Signed in the offseason to little fanfare and a modest $2 million deal, fans and pundits didn’t much know what to make of 34-year-old lefty Brian Duensing.
In fact, our “Getting to Know” Duensing post was clearly a good-try-good-effort at discerning what the angle was for the Cubs in signing Duensing to a big league deal, and our conclusions were because he could probably do very well against lefties, and because it wasn’t a huge contract and he could be dumped with little pain if necessary.
A guy with a unique career arc, already well into his 30s, still not an established big leaguer, and getting a big league deal to join the bullpen of a team that really needed a lefty at the time. We couldn’t quite peg it at the time.
Fast forward to almost June, and here’s Duensing, not solely facing lefties out of the Cubs’ pen, and putting together a great start to his season. Credit the Cubs’ scouts on this one.
Through 17 appearances, Duensing has thrown 22.0 innings (again, clearly not just a match-up guy) and posted a 3.27 ERA, a 3.25 FIP, and a 3.07 xFIP. He’s striking out a very healthy 28.6% of the batters he faces, and walking just 5.5%. Know which Cubs relievers have a better K-BB spread than Duensing? Two, and you’ve heard of them: Wade Davis and Carl Edwards Jr. That’s it.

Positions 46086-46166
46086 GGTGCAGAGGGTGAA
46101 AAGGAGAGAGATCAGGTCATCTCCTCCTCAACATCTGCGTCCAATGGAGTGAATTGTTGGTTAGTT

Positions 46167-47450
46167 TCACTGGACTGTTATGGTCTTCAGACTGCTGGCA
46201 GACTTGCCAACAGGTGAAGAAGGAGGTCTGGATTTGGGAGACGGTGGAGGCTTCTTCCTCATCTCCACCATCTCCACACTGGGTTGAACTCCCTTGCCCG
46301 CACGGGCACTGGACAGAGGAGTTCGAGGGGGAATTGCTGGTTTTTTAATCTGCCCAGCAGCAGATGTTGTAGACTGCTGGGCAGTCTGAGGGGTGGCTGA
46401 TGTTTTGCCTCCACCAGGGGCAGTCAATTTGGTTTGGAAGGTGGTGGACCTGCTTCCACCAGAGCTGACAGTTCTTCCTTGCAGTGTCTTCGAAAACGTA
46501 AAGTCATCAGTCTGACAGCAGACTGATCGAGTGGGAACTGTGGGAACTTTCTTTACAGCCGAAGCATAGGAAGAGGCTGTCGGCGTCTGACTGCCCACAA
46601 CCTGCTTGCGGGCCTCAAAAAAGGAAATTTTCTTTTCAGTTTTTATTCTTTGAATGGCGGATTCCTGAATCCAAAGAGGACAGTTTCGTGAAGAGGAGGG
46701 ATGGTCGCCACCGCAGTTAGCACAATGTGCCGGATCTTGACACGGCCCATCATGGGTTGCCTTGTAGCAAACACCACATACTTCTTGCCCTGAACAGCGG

Oddly enough, in a small sample, he’s been far more effective against righties (.211/.262/.351) than lefties (.321/.367/.536) this year. It hasn’t really mattered, since he’s been used as a full inning (or more) guy, and he’s quietly done an excellent job, despite the howls of protest on Twitter when he enters the game.
I will point out, in fairness, that Duensing has *mostly* been limited to low leverage outings (17.0 of his 22.0 innings have been low leverage), though in the 3.1 innings of high leverage work he’s been given, batters haven’t done much of anything (.200/.273/.200).
This is all ultimately small sample stuff (most reliever work is, actually), but I thought it worth pointing out today. Dude’s been good.